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  • Author: Edmund S. Phelps
  • Publication Date: 02-2015
  • Content Type: Journal Article
  • Journal: The Cato Journal
  • Institution: The Cato Institute
  • Abstract: In his most recent tome, Edmund Phelps, the 2006 Nobel Laureate in Economic Science, addresses a topic crucial to successful national capitalist systems: the dynamics of the innovation process. Phelps develops his thesis around three main themes: In part one, he explains the development of the modern economies as they form the core of early—19th century societies in the West; in part two, he explores the lure of socialism and corporatism as competing systems to modern capitalism; and, in part three, he reviews post-1960s evidence of decline in dynamism in Western capitalist countries.
  • Topic: Economics
  • Political Geography: United States, Europe
  • Author: George S. Tavlas
  • Publication Date: 10-2013
  • Content Type: Journal Article
  • Journal: The Cato Journal
  • Institution: The Cato Institute
  • Abstract: This issue of the Cato Journal is dedicated to Anna Jacobson Schwartz, who passed away on June 21, 2012, at the age of 96. Anna was an economic historian whose scholarship was marked by, among other things, dedication, tenacity, and perseverance. Her career spanned three quarters of a century. When Anna was about 90, her son Jonathan complained (somewhat tongue-in-check) that he had thought about retiring, but did not feel comfortable doing so while his mother was still working. In 1936, she began collaborating with A. D. Gayer and W. W. Rostow on a study of fluctuations in the British economy between 1790 and 1850. The study was not published until 1953, although most of the work on the study had been completed by the early 1940s. Anna joined the National Bureau of Economic Research in 1941 and remained there for the rest of her life, continuing to go to her office until shortly before her death. She published her first NBER paper in 1947 with Elma Oliver, and her last with Michael Bordo and Owen Humpage in 2012. Her collaboration with Milton Friedman on A Monetary History of the United States, 1867–1960 began in 1948 and was not completed until 1963. The underlying objective of Anna's scholarship throughout her career was to use historical evidence, which she assembled with meticulous attention to accuracy, to understand the workings of the economy better.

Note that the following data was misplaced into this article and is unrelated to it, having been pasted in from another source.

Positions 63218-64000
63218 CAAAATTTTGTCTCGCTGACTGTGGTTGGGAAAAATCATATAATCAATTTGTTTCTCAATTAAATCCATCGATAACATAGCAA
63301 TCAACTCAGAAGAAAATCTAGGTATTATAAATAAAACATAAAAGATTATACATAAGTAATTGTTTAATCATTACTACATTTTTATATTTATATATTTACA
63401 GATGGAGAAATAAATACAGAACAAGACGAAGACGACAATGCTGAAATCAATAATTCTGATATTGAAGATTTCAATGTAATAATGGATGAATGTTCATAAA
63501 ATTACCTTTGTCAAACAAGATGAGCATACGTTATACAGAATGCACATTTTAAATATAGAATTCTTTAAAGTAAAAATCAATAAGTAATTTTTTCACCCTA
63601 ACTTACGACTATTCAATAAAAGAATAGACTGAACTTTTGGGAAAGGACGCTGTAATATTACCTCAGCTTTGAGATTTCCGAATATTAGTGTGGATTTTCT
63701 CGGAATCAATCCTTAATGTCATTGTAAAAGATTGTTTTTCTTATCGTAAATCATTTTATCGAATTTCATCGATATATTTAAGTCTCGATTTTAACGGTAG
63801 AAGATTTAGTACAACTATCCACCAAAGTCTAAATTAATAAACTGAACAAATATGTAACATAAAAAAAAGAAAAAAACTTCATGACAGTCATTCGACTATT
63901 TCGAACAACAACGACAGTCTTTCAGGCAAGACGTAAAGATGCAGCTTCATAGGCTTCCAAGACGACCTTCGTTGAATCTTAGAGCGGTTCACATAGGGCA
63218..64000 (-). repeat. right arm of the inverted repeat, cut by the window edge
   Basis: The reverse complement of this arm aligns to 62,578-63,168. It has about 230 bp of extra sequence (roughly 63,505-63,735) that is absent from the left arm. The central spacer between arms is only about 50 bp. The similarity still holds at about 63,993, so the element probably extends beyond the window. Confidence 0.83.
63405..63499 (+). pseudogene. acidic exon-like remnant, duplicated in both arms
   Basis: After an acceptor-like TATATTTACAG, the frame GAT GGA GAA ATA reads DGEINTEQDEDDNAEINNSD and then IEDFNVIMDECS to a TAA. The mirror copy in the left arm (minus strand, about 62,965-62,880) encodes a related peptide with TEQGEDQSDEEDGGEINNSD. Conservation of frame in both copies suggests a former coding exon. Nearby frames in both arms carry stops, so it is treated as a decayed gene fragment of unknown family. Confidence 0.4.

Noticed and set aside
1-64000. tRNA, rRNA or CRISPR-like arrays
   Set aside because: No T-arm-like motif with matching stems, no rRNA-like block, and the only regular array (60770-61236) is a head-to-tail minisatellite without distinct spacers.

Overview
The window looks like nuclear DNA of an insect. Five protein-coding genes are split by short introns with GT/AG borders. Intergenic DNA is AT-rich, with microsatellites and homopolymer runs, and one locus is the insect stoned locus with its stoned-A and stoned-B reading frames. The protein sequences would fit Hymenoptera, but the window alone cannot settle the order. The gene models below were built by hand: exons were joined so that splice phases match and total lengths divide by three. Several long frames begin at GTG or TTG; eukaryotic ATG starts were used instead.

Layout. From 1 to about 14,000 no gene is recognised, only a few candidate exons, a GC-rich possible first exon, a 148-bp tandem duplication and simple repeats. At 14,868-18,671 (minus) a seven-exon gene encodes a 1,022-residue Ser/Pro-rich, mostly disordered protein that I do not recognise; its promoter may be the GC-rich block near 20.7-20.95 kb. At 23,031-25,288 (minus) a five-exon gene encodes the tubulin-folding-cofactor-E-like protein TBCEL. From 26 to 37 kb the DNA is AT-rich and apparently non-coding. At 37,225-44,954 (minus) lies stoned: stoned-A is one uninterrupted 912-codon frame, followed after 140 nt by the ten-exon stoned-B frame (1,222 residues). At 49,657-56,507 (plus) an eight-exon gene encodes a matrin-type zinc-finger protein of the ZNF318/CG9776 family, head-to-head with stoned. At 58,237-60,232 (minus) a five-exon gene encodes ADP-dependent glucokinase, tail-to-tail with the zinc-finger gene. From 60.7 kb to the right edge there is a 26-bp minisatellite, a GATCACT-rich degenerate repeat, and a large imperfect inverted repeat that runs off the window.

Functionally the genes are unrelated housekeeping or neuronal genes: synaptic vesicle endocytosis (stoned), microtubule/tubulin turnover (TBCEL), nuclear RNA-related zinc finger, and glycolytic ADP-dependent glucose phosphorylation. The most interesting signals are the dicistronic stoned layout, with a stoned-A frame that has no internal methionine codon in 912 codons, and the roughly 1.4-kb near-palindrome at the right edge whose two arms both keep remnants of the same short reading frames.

• Topic: Economics
  • Political Geography: United States
  • Author: Raúl Hinojosa-Ojeda
  • Publication Date: 01-2012
  • Content Type: Journal Article
  • Journal: The Cato Journal
  • Institution: The Cato Institute
  • Abstract: The U.S. government has attempted for more than two decades to put a stop to unauthorized immigration from and through Mexico by implementing "enforcement-only" measures along the U.S.-Mexico border and at work sites across the country. These measures have failed to end unauthorized immigration and have placed downward pressure on wages in a broad swath of industries.
  • Topic: Economics, Immigration
  • Political Geography: United States, Mexico
  • Author: Daniel Griswold
  • Publication Date: 09-2011
  • Content Type: Journal Article
  • Journal: The Cato Journal
  • Institution: The Cato Institute